Don’t just roll into your sales pitch. Take the time to put a framework in place for building a relationship with your prospect. Using this approach, you capture their interest in a way that lets them know you are a professional, that you understand their world. And you’ve gotten them to talk about issues that you know your product or service can help them solve. Now, that’s a great first step!

Sales Blunder #5: Giving up too quickly

No matter what business you are in, you’ve got to sell. Developing a sales mindset means you need to understand the sales “process” and then follow it persistently and consistently.

As a sales veteran, I can tell you that the sale rarely happens as a result of a first meeting. On average, it takes 7 “touches” before you will close the deal. That means you’ve got to stick with it long enough for your prospect to become a client. Herbert True, a marketing specialist at the University of Notre Dame studied sales behavior and discovered some interesting things.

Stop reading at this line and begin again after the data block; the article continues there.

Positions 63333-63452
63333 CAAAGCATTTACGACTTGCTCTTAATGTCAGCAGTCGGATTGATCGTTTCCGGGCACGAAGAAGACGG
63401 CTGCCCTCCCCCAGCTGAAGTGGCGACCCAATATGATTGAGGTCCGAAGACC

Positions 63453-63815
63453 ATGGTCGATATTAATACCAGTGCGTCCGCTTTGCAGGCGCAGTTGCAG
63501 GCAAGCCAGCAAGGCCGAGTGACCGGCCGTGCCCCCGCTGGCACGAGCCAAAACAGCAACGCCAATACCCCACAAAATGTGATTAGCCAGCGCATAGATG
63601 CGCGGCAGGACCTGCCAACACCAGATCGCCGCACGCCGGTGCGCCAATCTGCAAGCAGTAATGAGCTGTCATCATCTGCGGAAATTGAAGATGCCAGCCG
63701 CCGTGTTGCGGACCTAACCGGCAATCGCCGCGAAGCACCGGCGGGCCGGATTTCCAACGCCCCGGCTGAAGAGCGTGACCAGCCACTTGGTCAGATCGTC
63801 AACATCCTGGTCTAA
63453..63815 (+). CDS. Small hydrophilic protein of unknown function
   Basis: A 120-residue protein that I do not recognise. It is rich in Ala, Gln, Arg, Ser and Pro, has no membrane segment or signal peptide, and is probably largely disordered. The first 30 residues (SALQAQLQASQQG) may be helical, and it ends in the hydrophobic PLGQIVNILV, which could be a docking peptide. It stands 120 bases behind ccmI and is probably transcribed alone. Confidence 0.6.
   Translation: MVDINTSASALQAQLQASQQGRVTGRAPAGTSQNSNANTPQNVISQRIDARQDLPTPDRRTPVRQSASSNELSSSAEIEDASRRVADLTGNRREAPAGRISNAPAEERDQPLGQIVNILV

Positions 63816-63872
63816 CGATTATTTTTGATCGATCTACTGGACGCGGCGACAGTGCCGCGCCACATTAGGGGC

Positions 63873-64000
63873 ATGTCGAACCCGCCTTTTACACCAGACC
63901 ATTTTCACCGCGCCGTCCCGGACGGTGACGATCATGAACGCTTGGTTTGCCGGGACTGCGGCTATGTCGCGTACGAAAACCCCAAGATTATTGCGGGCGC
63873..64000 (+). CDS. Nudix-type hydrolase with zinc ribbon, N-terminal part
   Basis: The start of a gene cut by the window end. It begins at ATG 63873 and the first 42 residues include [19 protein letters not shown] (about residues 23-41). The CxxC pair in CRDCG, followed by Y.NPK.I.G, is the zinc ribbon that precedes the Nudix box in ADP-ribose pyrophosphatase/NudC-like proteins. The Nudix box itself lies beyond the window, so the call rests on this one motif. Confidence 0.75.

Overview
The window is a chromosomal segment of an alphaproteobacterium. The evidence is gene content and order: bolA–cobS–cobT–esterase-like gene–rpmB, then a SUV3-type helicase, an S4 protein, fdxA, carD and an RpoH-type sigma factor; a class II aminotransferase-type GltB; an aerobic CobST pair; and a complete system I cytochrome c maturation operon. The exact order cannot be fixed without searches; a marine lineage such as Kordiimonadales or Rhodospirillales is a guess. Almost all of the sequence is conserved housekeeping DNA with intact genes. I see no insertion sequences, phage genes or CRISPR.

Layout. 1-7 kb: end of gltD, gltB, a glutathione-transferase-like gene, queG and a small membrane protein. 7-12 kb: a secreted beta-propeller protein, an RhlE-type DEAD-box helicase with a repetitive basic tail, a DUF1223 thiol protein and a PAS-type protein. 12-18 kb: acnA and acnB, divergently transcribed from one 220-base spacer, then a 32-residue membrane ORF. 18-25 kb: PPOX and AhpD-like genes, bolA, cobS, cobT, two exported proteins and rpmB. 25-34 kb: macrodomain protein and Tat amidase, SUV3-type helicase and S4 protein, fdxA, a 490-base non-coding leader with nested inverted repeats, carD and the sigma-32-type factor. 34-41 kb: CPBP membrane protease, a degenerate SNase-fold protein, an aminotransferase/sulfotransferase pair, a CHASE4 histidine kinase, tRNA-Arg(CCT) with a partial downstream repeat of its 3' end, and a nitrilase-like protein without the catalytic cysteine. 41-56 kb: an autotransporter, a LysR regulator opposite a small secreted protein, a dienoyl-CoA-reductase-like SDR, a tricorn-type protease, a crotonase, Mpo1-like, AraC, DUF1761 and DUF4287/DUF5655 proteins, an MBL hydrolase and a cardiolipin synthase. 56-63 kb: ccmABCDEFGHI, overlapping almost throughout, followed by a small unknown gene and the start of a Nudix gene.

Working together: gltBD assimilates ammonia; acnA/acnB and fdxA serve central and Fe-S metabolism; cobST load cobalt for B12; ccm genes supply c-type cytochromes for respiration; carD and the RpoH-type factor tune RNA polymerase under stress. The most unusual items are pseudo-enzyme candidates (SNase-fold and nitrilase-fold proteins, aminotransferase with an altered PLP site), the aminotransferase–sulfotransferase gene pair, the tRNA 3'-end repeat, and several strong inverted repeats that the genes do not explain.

• 44% of all people quit trying after the 1st call.
  • 24% quit after the 2nd call.
  • 14% quit after the 3rd call.
  • 12% quit trying to sell their prospect after the 4th call.

Statistically speaking, people give up pretty easily, even those who call themselves Sales Professionals. Ninety-four percent of the people quit after the 4th phone call; yet, True’s research found that 60% of all sales were made after the 4th call.

What would happen if you became one of the 6% who kept going and tapped the 60% of business that comes after four or more calls? So, get going! Look over your prospect list right now…find out with whom you need to reconnect in order to make the sale and do it!

Sales Blunder #4: Poor Qualifying Skills

Working with clients, I notice that they often expend too much time and energy focused on opportunities that have little to no potential for actually becoming a bona fide sale. This happens because they have not taken the time to ask the right questions - questions that will help them determine if they should be spending time on this prospect now or following up on in three months from now.